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The Racial Politics of Regressive Storytelling

In this month’s comic book solicitations, it’s been revealed that Ray Palmer is making a return to comics as the Atom, following in the footsteps of characters like Hal Jordan and Barry Allen in what I like to call “regressive storytelling.” These are stories that look to the past instead of the future, setting things back to the way they were rather than progressing them to what they should be next, rendering huge swaths of their fictional universe irrelevant because they didn’t star the One True Version of a character.

In a lot of ways, it’s an unavoidable aspect of the way comics work, in that most creators started out as (and presumably still are) fans first. And for fans, the One True Version of any given character is the one that made the biggest impact on them when they were growing up, be it Cary Bates’ Flash or Adam West’s Batman, and by and large, the fan mentality doesn’t lend itself to innovation. Instead, it prompts the same desire that leads to fan-fiction: They want to play with their favorite toys, and if the universe they’re working with doesn’t allow that, then it’s the universe that has to change, not them.

“The Good Old Days” have become a driving force in the comics industry in particular and DC Specifically (and Geoff Johns even more specifically, as DC’s Creative Director who is personally responsible for regressing Green Lantern, Flash, the Legion of Super-Heroes, Hawkman, Aquaman and others), and it’s all built around a desire to recapture a feeling these creators got when they were kids. And that’s not necessarily a bad thing — I’m certainly not an exception to fan culture, and there are stories that push my “Oh hey, I remember that” buttons as hard as anyone else’s — except that the form it takes ignores that much of what made Jack Kirby or Cary Bates or Alan Moore or Frank Miller so exciting wasn’t what they were doing, but that they were doing things that hadn’t been done before. Instead, we’re in an industry right now that wants to constantly reset itself, running on nostalgia rather than innovation, moving backwards instead of moving forwards, and while I complain about it both often and at length, it seems to be what the majority of comics readers want, no matter how wrong-headed I think it is.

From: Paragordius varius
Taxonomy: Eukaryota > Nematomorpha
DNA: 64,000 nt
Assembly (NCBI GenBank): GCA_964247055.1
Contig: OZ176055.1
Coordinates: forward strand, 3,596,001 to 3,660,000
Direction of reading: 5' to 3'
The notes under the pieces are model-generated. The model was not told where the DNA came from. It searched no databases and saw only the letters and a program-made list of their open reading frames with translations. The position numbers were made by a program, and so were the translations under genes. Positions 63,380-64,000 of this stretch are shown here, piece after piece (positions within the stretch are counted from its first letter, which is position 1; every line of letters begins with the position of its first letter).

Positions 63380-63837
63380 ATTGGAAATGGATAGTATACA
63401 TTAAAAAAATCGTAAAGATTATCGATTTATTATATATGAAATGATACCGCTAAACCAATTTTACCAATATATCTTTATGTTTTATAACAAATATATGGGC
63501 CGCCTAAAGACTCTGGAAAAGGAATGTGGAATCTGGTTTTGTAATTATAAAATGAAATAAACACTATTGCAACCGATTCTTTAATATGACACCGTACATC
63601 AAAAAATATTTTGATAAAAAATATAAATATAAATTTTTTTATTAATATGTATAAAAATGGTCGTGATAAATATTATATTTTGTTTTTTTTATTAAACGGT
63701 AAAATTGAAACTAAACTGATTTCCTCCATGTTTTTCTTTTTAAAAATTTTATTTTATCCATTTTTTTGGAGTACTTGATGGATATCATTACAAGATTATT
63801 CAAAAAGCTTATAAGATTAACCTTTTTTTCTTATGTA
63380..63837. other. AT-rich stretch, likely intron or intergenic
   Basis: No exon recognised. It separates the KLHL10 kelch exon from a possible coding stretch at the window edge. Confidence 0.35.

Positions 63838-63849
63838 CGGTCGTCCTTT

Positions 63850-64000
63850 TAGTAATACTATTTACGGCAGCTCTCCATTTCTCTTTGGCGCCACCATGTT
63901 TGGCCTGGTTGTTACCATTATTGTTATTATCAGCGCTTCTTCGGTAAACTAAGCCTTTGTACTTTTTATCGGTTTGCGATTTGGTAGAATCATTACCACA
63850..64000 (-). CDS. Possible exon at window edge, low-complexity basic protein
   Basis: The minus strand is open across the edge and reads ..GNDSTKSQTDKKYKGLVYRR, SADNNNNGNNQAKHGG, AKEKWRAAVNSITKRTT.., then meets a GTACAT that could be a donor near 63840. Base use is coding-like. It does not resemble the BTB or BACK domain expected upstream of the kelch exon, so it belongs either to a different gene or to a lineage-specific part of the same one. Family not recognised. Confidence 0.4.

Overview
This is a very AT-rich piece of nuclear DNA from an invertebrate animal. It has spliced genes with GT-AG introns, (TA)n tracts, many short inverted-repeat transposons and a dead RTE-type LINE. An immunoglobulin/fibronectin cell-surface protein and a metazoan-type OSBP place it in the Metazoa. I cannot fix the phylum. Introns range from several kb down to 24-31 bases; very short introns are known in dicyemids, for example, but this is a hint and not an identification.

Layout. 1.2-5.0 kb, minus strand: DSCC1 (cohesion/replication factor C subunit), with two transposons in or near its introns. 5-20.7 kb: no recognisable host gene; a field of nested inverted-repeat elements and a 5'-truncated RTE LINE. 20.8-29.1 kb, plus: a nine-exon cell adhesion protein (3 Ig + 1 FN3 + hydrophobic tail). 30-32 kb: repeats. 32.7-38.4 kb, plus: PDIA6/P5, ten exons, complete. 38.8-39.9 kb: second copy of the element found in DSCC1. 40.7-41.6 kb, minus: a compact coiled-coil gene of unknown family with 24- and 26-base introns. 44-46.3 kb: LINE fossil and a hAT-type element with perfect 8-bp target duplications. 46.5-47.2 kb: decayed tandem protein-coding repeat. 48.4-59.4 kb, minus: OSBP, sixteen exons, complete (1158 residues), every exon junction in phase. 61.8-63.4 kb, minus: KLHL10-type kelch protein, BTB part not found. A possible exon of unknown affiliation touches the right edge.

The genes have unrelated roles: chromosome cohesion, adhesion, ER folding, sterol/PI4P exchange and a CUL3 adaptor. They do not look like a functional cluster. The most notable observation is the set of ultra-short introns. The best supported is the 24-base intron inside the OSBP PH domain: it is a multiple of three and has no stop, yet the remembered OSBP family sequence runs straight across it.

But there’s an unintentional side-effect to all this regression that often goes ignored: The piece-by-piece white-washing of the DC Universe.Before I go any further, I want to make it absolutely clear that I’m not suggesting that creators like Geoff Johns are racist, or that their stories are consciously motivated by racism in any way. I don’t think that factors into what they’re doing at all; the motivation is one of nostalgia and resistance to change, not race. I don’t think the racial consequences of what they’re doing even cross their minds, which is an entirely different, and in some ways, more insidious problem.

But it’s there, and it’s becoming increasingly hard to ignore. And it’s particularly prevalent in DC Comics because no other company so relies on legacy characters. There’s no other company that has the idea of super-heroic roles being passed from one generation to the next quite so hardwired into it. They’ve been doing it since 1956, when Barry Allen took the place of Jay Garrick and ushered in the Silver Age. And because most of their popular and enduring characters were created in the early days — the ’30s, ’40s and ’50s, when the only minority characters were outright racist caricatures like Ebony White and Chop-Chop — they were white.

As comics progressed, however, more legacy characters were created. Some, like John Stewart, were introduced explicitly to challenge notions of race, while later ones — Jason Rusch (Firestorm), Jaime Reyes (Blue Beetle), and even going back to Kimiyo Hoshi (Dr. Light) and Yolanda Montez (Wildcat) — were more reflections of changing standards in regards to the media’s acceptance of non-white characters.

But now, the idea of a legacy character is being totally subverted. They’re not roles that are passed down anymore, they’re roles that are passed back up.